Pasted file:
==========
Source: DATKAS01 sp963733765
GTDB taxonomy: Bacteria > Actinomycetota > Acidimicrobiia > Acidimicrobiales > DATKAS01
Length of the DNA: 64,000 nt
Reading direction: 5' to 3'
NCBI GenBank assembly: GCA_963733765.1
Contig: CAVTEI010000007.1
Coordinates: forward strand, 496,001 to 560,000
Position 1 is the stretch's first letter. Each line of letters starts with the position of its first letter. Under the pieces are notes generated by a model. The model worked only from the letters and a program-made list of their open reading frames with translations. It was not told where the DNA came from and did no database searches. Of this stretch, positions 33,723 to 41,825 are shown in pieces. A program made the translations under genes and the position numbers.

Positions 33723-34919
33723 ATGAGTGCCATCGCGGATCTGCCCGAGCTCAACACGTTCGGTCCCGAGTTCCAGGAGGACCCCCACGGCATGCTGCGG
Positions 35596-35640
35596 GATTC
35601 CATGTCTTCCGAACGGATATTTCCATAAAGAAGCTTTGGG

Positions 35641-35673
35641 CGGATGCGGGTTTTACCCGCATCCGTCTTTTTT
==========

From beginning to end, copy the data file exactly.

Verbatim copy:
Source: DATKAS01 sp963733765
GTDB taxonomy: Bacteria > Actinomycetota > Acidimicrobiia > Acidimicrobiales > DATKAS01
Length of the DNA: 64,000 nt
Reading direction: 5' to 3'
NCBI GenBank assembly: GCA_963733765.1
Contig: CAVTEI010000007.1
Coordinates: forward strand, 496,001 to 560,000
Position 1 is the stretch's first letter. Each line of letters starts with the position of its first letter. Under the pieces are notes generated by a model. The model worked only from the letters and a program-made list of their open reading frames with translations. It was not told where the DNA came from and did no database searches. Of this stretch, positions 33,723 to 41,825 are shown in pieces. A program made the translations under genes and the position numbers.

Positions 33723-34919
33723 ATGAGTGCCATCGCGGATCTGCCCGAGCTCAACACGTTCGGTCCCGAGTTCCAGGAGGACCCCCACGGCATGCTGCGG
Positions 35596-35640
35596 GATTC
35601 CATGTCTTCCGAACGGATATTTCCATAAAGAAGCTTTGGG

Positions 35641-35673
35641 CGGATGCGGGTTTTACCCGCATCCGTCTTTTTT